You might have heard about NVIDIA’s Deep Learning Super Sampling (DLSS). While it may be advantagous for achieving higher framerates at lower resolutions, while still retaining most of the same graphics quality, the downside is that the technology is essentially locked behind a paywall: you need to have a RTX GPU in order to use it.

But you don’t need to pay an arm and a leg for said GPU. Fortunately for us, we can make use of an alternate technology that offers much of the same capabilities: FSR 2.1. With FSR 2.1, we can use this across any GPU, including the GTX line of graphics cards, the Steam Deck’s APU, and even Intel’s integrated graphics. So let’s go over how we can make use of FSR 2.1 for games that only have DLSS, and the benefits that come with it.


It all started with a DLSS unlocker for Cyberpunk 2077. Normally, when running a game that has support for DLSS, this option will either be greyed out or not even be visible when using any GPU outside of the RTX family. This mod adds an injector to disable RTX checking, and will use FSR 2.1 in replacement of the DLSS option in the game’s graphics options. This is possible thanks to NVIDIA providing its DLSS implementation as a DLL file; modders can simply replace said DLL file with their own that translates DLSS calls to FSR 2.1.

Thanks to DLSS2FSR being open-source, modders have been able to modify the code and make it work with other games. You can see here there’s no option for DLSS in the Advanced Graphics menu when running Kena: Bridge of Spirits on my GTX 1660:

No option for DLSS on Kena

However, by installing the DLSS unlocker mod, the option now becomes visible:

No option for DLSS on Kena

There’s many other games that support this mod:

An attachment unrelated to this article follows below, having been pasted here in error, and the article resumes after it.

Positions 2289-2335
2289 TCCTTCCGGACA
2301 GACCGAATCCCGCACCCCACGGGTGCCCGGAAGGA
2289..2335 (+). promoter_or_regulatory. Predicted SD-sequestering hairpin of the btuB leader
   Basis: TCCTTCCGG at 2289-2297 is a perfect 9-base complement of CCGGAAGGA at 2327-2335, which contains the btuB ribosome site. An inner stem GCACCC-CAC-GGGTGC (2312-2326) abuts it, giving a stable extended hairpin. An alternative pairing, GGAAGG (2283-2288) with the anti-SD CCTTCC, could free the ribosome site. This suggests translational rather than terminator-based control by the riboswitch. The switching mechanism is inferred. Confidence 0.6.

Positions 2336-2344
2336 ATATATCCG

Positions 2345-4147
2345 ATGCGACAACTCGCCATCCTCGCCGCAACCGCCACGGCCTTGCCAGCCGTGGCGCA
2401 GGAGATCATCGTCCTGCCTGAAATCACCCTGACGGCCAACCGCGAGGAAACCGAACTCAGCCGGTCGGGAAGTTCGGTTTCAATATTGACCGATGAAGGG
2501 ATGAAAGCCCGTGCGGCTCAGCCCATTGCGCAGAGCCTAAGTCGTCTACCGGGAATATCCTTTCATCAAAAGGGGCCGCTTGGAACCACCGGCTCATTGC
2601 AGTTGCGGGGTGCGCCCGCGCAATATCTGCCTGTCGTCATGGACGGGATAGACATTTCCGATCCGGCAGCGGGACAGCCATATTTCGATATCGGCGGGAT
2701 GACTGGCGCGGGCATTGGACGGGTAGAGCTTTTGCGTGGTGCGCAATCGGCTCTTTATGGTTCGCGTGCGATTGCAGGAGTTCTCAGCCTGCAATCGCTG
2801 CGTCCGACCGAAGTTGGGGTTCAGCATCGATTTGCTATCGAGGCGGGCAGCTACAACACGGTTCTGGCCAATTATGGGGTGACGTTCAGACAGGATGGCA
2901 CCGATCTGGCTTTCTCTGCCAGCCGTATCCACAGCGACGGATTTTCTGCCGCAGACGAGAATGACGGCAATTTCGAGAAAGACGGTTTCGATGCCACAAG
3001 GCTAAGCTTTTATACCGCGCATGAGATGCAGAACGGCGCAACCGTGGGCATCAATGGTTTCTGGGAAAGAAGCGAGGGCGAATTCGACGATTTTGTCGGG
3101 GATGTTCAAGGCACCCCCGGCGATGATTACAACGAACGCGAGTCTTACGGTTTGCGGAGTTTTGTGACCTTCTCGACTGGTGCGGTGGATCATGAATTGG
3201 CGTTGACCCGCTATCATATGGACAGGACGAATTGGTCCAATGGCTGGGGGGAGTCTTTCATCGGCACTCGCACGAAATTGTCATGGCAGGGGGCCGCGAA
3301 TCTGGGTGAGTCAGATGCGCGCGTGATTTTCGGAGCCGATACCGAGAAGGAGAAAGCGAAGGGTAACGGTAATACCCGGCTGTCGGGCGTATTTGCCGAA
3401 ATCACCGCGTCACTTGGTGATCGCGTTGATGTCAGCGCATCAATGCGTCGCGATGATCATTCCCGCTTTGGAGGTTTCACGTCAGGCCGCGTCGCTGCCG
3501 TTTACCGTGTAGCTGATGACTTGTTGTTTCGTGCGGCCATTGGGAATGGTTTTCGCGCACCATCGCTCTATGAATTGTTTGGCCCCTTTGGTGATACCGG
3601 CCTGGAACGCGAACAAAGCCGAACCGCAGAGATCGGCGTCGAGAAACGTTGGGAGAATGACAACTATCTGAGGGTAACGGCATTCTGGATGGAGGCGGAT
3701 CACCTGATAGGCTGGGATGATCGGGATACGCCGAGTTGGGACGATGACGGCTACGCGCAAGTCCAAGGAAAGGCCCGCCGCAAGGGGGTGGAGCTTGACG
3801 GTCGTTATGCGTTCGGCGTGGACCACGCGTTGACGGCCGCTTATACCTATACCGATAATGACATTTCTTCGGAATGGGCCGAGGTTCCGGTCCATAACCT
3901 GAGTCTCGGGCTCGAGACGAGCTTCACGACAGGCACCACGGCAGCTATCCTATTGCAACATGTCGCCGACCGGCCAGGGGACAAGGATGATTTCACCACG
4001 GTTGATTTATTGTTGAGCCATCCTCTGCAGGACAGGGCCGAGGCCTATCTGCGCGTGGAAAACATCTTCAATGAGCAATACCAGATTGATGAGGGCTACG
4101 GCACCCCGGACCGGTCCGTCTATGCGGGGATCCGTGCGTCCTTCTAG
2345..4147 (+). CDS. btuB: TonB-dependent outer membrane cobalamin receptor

There’s also a compatibility list sheet that you can see for even more games.


FSR 2.1 will give us small performance gains over FSR 1.0. The sharpening detail should also be better in most cases (as you can see in the cover photo). In my testing on my NVIDIA GPU, I’ve also noticed slightly less RAM and VRAM consumption. If that carries the same precedent on the Steam Deck, that should translate to a longer battery life.

1. Get the Mod

In this guide, I will be walking through Kena: Bridge of Spirits on my Arch desktop. The process should be fairly similar with any other game. If you’re wanting to add support for FSR 2.1 on Deck, this is also similar, but I will add a few notes along the way since there are a few differences.

So first thing’s first, download the DLSS unlocker mod appropriate for the game you want to use it on. Most of these mods will be available over on Nexus Mods. Note that you may need to have an account and be logged in in order to download the mod. Inside the zip file you will usually find three files:

  • nvmgx.dll
  • nvngx.ini
  • winmm.dll

You’re going to want to extract these files to where your game’s executable file is located. An easy way of getting access to your game’s install directory is by right-clicking the game on Steam -> Manage -> Browse local files:

Browsing install directory for Kena

In the case of Kena, these files will go to /Kena/Binaries/Win64/:

DLSS unlocker files for Kena

Inside the zip file are also two registry files: DisableSignatureOverride.reg and EnableSignatureOverride.reg. On desktop you can extract these anywhere you want, but on Deck, you’re going to want to extract it to a location that a Flatpak has access to, such as Documents or Downloads (for the Deck, we’ll need to use a Flatpak later on).